For concrete placement, a Putzmeister 40Z-Meter with its highly versatile Multi-Z configuration, exceptional boom reach and detachable boom led to award-winning results. The boom could be quickly removed from the truck, installed on the tower and ready to place concrete within 20 minutes. Featuring a 115 ft. of horizontal reach, the longer boom could access all areas of the pour from the convenience of one location without dragging hose. Once again, the amount of labor was lessened while the job’s productivity level improved.
With its detached boom on the tower above, the .16H pump cell on the truck-mounted pump delivered concrete from ground level to the tower’s highest point at 301 ft.
The powerful .16H pump is rated at a maximum 210 cubic yards an hour output and pressures up to 1233 psi on the rod side. However, it can be switched over to the piston side to achieve even higher pressures up to 1885 psi.
“The pump had plenty of power all the way to the top 27th floor,” notes Healy. “We never had to switch it over to a higher pressure setting, as it easily pumped to these impressive heights without even a hint of difficulty.”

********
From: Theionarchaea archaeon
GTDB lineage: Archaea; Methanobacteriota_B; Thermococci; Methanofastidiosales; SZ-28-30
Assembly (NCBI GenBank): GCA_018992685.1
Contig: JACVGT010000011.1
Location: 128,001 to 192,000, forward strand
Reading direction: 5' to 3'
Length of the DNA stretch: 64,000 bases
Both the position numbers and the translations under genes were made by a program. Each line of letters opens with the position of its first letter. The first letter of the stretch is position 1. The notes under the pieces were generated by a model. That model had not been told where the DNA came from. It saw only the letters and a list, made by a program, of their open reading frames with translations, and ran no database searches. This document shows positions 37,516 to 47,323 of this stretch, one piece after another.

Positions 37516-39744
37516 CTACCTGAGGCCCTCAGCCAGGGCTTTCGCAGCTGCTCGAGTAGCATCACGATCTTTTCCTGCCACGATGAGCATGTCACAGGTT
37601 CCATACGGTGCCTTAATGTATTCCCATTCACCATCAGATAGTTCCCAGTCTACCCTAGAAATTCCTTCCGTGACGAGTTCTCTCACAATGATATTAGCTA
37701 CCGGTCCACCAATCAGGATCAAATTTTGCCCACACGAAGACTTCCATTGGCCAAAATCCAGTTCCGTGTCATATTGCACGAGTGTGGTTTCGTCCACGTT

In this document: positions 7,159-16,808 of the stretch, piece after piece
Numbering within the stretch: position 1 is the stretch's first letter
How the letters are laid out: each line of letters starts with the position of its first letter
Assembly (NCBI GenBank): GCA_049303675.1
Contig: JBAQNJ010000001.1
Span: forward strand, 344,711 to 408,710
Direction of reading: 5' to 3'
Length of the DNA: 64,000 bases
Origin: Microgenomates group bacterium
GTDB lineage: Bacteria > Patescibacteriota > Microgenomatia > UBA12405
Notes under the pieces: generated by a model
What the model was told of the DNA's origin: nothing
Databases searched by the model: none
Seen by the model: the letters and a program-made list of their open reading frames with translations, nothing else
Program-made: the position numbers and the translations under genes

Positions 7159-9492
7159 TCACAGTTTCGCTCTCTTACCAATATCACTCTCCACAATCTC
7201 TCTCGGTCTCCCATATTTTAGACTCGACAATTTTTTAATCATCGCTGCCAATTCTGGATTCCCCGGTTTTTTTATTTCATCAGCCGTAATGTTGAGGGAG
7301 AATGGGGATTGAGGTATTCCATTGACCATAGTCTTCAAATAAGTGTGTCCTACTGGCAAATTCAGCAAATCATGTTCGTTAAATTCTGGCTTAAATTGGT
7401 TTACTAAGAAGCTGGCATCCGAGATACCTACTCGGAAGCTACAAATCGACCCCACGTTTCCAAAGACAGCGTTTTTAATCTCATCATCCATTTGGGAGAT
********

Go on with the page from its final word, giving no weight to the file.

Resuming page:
In just three hours, an eight-inch elevated floor slab was placed with 230 cubic yards of concrete, averaging about 80 cubic yards an hour output. At the completion of a pour, the boom was reattached to the truck and the versatile unit sent to another project to handle another slab, wall or footing pour the same day.
The pump would be back on the high-rise the next day to pour all of the columns and walls. By the end of the following day, the walls and columns were in place and the flying form moved to the next level. With the pump handling the bulk of the work, the crew kept the project moving forward – resulting in a floor finished every six days.
“With our own pump, we could control scheduling logistics, which kept us ahead of schedule,” says Healy. “Therefore, we could ensure meeting our company’s specific deadlines for numerous projects we were handling at the same time.”
“The pin tower was extremely easy to jack up,” says Healy, “so it kept the entire process moving along at an even faster pace than we ever experienced in any high-rise project before.”
As one of the first to take delivery of Putzmeister’s recently introduced pin-connect placing tower, the concrete contractor realized the simplicity in both erecting and raising their 60 ft. system. The setup crew would connect and secure the tower sections with four heavy-duty pins, which eliminated the time-consuming chore of torquing bolts. Plus, as all tower sides have a smooth surface, the crew could easily slide it through floor openings without interruption.